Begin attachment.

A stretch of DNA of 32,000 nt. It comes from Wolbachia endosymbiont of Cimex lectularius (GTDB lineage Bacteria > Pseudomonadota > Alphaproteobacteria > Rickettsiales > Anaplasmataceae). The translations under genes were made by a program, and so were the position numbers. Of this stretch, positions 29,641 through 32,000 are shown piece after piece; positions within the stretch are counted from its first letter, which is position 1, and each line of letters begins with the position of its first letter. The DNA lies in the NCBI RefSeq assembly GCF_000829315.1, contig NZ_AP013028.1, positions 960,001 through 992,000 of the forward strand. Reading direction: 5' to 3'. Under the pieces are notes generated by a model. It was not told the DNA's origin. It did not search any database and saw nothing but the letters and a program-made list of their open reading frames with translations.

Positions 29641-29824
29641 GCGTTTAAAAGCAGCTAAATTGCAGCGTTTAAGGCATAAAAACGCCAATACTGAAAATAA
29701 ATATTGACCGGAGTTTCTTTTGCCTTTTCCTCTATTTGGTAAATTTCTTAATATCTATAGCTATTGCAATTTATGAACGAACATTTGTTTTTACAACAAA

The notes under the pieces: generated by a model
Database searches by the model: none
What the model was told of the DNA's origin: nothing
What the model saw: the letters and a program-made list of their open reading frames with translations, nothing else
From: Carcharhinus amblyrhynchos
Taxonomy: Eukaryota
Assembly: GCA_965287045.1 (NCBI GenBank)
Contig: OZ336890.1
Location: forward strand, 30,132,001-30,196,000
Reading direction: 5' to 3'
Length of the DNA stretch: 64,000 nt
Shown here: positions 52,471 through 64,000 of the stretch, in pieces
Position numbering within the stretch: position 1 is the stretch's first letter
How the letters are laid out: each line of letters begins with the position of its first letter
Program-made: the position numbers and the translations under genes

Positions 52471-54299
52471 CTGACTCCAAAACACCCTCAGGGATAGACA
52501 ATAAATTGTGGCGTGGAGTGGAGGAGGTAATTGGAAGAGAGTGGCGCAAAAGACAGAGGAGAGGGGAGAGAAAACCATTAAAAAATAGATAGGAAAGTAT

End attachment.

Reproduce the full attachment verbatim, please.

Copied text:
A stretch of DNA of 32,000 nt. It comes from Wolbachia endosymbiont of Cimex lectularius (GTDB lineage Bacteria > Pseudomonadota > Alphaproteobacteria > Rickettsiales > Anaplasmataceae). The translations under genes were made by a program, and so were the position numbers. Of this stretch, positions 29,641 through 32,000 are shown piece after piece; positions within the stretch are counted from its first letter, which is position 1, and each line of letters begins with the position of its first letter. The DNA lies in the NCBI RefSeq assembly GCF_000829315.1, contig NZ_AP013028.1, positions 960,001 through 992,000 of the forward strand. Reading direction: 5' to 3'. Under the pieces are notes generated by a model. It was not told the DNA's origin. It did not search any database and saw nothing but the letters and a program-made list of their open reading frames with translations.

Positions 29641-29824
29641 GCGTTTAAAAGCAGCTAAATTGCAGCGTTTAAGGCATAAAAACGCCAATACTGAAAATAA
29701 ATATTGACCGGAGTTTCTTTTGCCTTTTCCTCTATTTGGTAAATTTCTTAATATCTATAGCTATTGCAATTTATGAACGAACATTTGTTTTTACAACAAA

The notes under the pieces: generated by a model
Database searches by the model: none
What the model was told of the DNA's origin: nothing
What the model saw: the letters and a program-made list of their open reading frames with translations, nothing else
From: Carcharhinus amblyrhynchos
Taxonomy: Eukaryota
Assembly: GCA_965287045.1 (NCBI GenBank)
Contig: OZ336890.1
Location: forward strand, 30,132,001-30,196,000
Reading direction: 5' to 3'
Length of the DNA stretch: 64,000 nt
Shown here: positions 52,471 through 64,000 of the stretch, in pieces
Position numbering within the stretch: position 1 is the stretch's first letter
How the letters are laid out: each line of letters begins with the position of its first letter
Program-made: the position numbers and the translations under genes

Positions 52471-54299
52471 CTGACTCCAAAACACCCTCAGGGATAGACA
52501 ATAAATTGTGGCGTGGAGTGGAGGAGGTAATTGGAAGAGAGTGGCGCAAAAGACAGAGGAGAGGGGAGAGAAAACCATTAAAAAATAGATAGGAAAGTAT